- CTP-499 observed to protect against large increases in serum creatinine -
- CTP-499 reduced biomarkers of fibrosis -
- Data presented at late-breaking session at the
"The results of this Phase 2 trial after 48 weeks were highly encouraging and, I believe, support the progression of CTP-499 into larger clinical trials. Overall, these data suggest that CTP-499 may protect patients from suffering loss of kidney function by reducing the progression of fibrosis," said Dr. Singh. "Fibrosis is believed to be a final common pathway for kidney failure due to diabetic kidney disease, a gradual process that occurs over the course of years. Importantly, the biomarker data suggesting predominately anti-fibrotic activity may explain why CTP-499 treatment required a 48 week treatment period to demonstrate a clinical effect."
Dr. Singh added, "There is an enormous need for new mechanisms, such as inhibition of fibrosis, to treat chronic kidney disease. A new treatment that is well-tolerated and slows the progression of disease could potentially have a major impact on patients' lives."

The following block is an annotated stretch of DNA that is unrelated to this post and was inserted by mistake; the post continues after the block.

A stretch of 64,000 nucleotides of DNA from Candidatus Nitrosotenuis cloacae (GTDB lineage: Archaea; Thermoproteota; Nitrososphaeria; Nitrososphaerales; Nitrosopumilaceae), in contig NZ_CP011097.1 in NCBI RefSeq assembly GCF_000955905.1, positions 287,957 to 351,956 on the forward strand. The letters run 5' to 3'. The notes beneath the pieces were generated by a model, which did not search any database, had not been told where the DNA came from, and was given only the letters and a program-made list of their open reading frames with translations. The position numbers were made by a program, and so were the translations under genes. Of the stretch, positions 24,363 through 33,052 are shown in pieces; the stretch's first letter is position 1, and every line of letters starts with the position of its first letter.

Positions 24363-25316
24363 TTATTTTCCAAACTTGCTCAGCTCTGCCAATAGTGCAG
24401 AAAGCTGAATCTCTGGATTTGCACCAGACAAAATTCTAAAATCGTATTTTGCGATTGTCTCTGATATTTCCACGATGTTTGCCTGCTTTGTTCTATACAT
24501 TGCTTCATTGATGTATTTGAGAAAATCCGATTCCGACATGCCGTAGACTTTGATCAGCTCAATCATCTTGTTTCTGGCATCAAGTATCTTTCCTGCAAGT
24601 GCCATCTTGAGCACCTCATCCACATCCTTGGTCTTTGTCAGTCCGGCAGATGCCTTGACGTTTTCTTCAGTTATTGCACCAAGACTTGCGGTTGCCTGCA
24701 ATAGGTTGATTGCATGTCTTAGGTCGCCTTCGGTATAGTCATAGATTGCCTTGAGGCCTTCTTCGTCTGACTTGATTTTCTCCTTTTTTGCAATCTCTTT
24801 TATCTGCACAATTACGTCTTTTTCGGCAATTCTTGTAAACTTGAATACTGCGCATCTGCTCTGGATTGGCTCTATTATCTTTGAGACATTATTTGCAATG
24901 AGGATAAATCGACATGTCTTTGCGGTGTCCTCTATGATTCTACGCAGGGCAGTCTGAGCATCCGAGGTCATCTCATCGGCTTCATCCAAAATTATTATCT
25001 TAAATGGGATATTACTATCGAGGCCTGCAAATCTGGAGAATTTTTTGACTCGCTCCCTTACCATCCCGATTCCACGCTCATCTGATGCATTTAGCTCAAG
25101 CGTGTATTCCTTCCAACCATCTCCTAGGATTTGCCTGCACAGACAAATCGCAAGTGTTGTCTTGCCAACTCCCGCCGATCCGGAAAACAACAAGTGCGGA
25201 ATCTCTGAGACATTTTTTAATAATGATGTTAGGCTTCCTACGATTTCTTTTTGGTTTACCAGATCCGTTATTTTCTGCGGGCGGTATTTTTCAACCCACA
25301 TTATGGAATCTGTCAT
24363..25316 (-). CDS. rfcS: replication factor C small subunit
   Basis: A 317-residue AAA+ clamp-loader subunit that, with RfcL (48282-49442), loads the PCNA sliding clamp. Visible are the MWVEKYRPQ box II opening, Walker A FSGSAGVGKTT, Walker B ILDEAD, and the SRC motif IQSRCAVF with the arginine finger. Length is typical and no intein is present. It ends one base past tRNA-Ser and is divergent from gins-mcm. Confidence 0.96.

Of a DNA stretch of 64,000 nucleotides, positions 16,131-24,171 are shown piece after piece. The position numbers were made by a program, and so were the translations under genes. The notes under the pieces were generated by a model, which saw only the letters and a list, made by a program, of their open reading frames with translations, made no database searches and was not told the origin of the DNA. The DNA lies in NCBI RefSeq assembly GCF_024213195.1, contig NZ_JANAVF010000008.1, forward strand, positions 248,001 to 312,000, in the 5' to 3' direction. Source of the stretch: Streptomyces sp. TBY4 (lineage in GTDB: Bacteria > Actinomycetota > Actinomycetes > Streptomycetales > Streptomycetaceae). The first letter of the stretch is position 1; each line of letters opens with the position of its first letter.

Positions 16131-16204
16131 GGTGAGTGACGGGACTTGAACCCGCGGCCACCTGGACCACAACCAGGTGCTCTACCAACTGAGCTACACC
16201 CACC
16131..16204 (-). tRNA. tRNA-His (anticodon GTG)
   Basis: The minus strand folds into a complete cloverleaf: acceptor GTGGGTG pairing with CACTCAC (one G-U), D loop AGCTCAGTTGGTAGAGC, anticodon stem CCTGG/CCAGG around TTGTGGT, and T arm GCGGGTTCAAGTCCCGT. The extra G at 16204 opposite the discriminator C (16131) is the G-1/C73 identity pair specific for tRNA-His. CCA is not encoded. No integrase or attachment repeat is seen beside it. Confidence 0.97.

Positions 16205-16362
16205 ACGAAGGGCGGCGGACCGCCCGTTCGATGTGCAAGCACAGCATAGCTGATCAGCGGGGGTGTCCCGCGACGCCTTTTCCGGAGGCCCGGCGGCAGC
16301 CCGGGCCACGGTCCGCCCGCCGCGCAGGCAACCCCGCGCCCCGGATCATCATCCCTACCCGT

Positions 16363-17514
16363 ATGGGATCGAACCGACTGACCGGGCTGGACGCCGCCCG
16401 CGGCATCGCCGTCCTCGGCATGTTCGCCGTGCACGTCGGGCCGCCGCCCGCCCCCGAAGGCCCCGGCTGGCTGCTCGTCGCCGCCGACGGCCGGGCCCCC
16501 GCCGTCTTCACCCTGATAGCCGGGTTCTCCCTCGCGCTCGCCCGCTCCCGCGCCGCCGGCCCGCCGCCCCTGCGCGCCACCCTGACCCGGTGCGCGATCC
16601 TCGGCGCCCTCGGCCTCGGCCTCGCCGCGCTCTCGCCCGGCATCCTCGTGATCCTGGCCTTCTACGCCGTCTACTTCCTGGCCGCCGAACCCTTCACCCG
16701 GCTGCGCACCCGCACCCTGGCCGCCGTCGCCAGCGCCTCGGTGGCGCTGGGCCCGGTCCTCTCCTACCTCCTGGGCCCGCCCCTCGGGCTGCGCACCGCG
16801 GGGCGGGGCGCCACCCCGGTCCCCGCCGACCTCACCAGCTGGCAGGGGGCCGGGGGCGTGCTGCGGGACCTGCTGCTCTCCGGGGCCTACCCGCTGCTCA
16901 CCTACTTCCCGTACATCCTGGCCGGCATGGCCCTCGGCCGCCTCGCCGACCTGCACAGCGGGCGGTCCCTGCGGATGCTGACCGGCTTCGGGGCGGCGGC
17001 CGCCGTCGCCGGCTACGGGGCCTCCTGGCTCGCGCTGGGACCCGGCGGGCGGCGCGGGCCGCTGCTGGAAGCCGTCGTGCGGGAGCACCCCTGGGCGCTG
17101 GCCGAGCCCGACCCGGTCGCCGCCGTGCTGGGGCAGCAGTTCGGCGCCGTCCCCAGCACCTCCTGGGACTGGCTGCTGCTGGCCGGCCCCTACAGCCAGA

The Phase 2 trial was a placebo-controlled, multi-center trial involving three parts:
At 48 weeks, a measurable impact on serum creatinine, a key secondary endpoint, was observed. Increased serum creatinine is a marker of impaired kidney function. These data may indicate a slower decline of kidney function in patients treated with CTP-499 compared to those who received placebo.
The primary endpoint of the trial was the change after 24 weeks in UACR, a marker of kidney tissue damage. While the trial did not meet this endpoint, at 48 weeks the longer-term treatment duration suggests a favorable trend in UACR for patients receiving CTP-499 as compared to placebo. At 48 weeks, UACR in patients receiving CTP-499 increased 24 mg/g from baseline compared to 223 mg/g increase in patients receiving placebo (p = 0.097). These data may indicate a stabilization of UACR in patients treated with CTP-499 compared to those who received placebo.